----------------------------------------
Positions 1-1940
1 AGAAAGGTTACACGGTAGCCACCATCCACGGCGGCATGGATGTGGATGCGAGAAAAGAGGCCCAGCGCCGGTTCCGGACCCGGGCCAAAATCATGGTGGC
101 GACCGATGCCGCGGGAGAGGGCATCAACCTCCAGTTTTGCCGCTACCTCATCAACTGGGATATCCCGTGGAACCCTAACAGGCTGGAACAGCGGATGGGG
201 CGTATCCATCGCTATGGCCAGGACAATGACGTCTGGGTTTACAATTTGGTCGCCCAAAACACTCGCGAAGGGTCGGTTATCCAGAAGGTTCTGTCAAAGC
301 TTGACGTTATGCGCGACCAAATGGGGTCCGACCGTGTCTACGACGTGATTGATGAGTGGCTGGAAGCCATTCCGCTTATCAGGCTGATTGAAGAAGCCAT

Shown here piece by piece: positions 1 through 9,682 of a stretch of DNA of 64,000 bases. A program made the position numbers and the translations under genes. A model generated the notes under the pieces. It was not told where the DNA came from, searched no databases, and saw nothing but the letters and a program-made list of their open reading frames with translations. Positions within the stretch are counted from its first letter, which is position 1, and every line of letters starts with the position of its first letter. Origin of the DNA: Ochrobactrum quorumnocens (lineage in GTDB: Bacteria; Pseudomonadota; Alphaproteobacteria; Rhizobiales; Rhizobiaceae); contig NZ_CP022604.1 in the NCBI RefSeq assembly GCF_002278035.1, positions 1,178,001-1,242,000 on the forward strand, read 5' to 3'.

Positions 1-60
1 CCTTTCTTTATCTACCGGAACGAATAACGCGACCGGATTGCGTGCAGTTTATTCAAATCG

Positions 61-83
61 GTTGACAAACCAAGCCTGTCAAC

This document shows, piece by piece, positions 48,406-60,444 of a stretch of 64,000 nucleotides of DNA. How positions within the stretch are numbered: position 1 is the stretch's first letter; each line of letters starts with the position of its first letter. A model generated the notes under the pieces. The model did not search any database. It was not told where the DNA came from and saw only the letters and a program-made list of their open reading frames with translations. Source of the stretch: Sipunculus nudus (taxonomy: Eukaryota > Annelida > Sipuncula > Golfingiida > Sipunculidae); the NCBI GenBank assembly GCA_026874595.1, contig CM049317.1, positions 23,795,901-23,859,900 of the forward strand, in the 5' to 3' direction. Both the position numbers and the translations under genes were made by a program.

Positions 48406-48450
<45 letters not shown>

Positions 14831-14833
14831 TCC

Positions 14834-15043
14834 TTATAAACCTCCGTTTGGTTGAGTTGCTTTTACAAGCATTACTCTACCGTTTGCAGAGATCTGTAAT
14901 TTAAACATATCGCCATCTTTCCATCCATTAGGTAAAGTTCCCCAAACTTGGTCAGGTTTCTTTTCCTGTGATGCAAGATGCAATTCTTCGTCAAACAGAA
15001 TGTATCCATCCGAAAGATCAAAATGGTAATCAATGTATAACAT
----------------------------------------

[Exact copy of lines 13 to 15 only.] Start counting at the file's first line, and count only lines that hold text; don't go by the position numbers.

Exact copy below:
<45 letters not shown>

Positions 14831-14833
14831 TCC